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SoftBank Vision Fund posts record $17.7 billion loss on Oyo, WeWork and Uber

SoftBank lost $17.7 billion last fiscal year after writing down the value of investments.

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Last Updated: May 18, 2020, 04.46 PM IST
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Reuters
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Son’s increasingly risky bets over the past few years coincided with departures from SoftBank’s board of some of it most outspoken members
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SoftBank Group Corp. said its Vision Fund business lost 1.9 trillion yen ($17.7 billion) last fiscal year after writing down the value of investments, including WeWork and Uber Technologies Inc.

The company posted an overall operating loss of 1.36 trillion yen in the 12 months ended March and a net loss of 961.6 billion yen, according to a statement on Monday. The Tokyo-based conglomerate released figures in two preliminary earnings statements last month. The losses are the worst ever in the company’s 39-year history.

SoftBank founder Masayoshi Son’s $100 billion Vision Fund went from the group’s main contributor to profit a year ago to its biggest drag on earnings. Uber’s disappointing public debut last May was followed by the implosion of WeWork in September and its subsequent rescue by SoftBank. Now Son is struggling with the impact of the coronavirus on the portfolio of startups weighted heavily toward the sharing economy. Son is scheduled to hold a briefing discussing the results later on Monday.

SoftBank also recorded losses from its own investments, including WeWork and satellite operator OneWeb, which filed for bankruptcy in March.

Last year, after WeWork’s effort to go public fell apart, SoftBank stepped in to organize a $9.5 billion bailout and put its own chief operating officer, Marcelo Claure, in charge of turning around the business. Earlier this year, the Japanese company scrapped one part of the agreement -- to buy $3 billion of shares from existing shareholders, including former Chief Executive Officer Adam Neumann.

Under SoftBank control, WeWork has been offering some tenants discounts to minimize cancellations following government-mandated coronavirus quarantines, which have forced non-essential employees globally to work from home. The New York-based company also hasn’t paid April rent for some locations and is approaching landlords regarding rent abatements, revenue-sharing agreements and other lease amendments as it seeks to trim liabilities, people with knowledge of the matter have said.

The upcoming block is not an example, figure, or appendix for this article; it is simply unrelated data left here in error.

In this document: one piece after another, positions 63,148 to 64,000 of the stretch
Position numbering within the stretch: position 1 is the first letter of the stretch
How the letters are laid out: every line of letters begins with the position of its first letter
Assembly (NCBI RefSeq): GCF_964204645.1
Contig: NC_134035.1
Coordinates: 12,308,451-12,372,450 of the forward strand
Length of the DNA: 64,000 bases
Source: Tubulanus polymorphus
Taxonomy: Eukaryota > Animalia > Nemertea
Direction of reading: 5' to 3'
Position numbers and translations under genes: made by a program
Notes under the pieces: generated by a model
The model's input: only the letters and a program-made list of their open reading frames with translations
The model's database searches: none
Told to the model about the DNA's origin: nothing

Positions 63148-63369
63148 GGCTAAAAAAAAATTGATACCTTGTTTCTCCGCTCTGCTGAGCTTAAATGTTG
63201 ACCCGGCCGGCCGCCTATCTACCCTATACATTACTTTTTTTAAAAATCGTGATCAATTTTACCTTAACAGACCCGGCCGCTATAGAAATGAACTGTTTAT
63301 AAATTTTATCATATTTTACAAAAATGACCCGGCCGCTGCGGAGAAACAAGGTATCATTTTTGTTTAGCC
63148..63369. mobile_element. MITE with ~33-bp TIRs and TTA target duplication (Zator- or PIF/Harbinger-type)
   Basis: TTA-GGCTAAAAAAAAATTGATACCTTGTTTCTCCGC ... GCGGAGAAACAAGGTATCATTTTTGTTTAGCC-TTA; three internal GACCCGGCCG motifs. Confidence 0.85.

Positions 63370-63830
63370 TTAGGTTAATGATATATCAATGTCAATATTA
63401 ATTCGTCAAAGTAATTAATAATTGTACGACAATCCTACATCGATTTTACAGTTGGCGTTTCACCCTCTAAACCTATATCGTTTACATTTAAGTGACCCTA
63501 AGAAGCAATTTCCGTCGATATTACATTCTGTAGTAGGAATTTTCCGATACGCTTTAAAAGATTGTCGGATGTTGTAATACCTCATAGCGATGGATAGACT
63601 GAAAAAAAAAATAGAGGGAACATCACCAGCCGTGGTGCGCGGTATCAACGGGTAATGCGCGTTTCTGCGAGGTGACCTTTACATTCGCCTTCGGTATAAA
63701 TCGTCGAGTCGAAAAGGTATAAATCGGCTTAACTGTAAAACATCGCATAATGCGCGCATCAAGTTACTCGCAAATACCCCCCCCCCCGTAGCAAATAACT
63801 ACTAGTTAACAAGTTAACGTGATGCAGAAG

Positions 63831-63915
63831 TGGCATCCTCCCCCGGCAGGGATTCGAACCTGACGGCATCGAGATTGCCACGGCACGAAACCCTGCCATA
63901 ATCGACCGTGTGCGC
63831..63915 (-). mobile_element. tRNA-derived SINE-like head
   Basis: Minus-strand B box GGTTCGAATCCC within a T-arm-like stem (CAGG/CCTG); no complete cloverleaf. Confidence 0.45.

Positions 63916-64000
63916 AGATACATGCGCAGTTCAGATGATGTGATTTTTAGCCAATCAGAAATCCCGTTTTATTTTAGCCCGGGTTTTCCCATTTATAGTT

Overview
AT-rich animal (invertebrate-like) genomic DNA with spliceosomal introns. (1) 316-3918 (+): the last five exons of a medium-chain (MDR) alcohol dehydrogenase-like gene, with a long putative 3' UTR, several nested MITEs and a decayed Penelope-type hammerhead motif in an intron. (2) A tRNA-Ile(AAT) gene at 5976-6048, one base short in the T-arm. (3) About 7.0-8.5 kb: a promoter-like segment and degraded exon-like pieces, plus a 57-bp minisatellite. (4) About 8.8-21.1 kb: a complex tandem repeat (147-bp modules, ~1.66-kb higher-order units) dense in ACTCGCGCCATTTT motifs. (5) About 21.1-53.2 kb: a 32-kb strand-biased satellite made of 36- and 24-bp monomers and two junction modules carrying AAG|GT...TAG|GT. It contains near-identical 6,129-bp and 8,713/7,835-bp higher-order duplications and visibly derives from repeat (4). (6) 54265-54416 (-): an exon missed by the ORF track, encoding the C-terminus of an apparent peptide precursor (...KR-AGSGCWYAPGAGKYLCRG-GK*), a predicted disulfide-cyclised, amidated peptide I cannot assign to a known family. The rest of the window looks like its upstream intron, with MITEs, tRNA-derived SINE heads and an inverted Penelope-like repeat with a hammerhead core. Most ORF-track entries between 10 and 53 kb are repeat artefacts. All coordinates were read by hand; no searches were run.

Son’s investments in hotel-booking service Oyo Hotels & Homes and Uber, among the biggest in his portfolio, have also fared poorly. Oyo, in which SoftBank invested about $1.5 billion, last month furloughed employees in countries outside its home market of India as it struggles to survive the virus. Uber’s shares are trading about 28% below its IPO price.

As the concerns about investments mounted, Son responded with two share buybacks in rapid succession. The first 500 billion yen repurchase announced in mid-March initially failed to lift SoftBank’s stock. When the shares plunged more than 30% in the week that followed, Son unveiled a 2 trillion yen follow-up.

SoftBank has already used roughly half of the first allotment. The company said on Friday that it had bought 250.6 billion yen of its own stock since March 13 under the original re-purchase plan.

Before the earnings were announced on Monday, the company said it plans to spend up to 500 billion yen more to buy back shares through next March. The announcement is part of a broader plan to sell assets to raise as much as 4.5 trillion yen over the coming year to buy shares and slash debt.

SoftBank also announced changes to its board, subject to approval at the general shareholder meeting in June. Jack Ma, the co-founder of Alibaba Group Holding Ltd., will step down after 13 years as a director. Three new directors have been nominated. In addition to SoftBank Chief Financial Officer Yoshimitsu Goto, Lip-Bu Tan and Yuko Kawamoto will join, bringing the total of external board members to four. Kawamoto will be the first female director.

Son’s increasingly risky bets over the past few years coincided with departures from SoftBank’s board of some of it most outspoken members. Shigenobu Nagamori, the founder of motor maker Nidec Corp., stepped down in 2017, while Fast Retailing Co. Chief Executive Officer Tadashi Yanai left last December. When Paul Singer’s Elliott Management Corp. disclosed in February that is has built a stake of close to $3 billion in SoftBank, one of its requests was to increase the number of independent directors.

“Activist investors might choose to stay in the background for now, given all the sensitivity around the Covid-19 impact. So these new independent director appointments and the buybacks are clearly a small win for Elliott,” said Justin Tang, head of Asian research at United First Partners. “But once the Covid-19 fallout is behind us, I am certain they can and will push for more change.”

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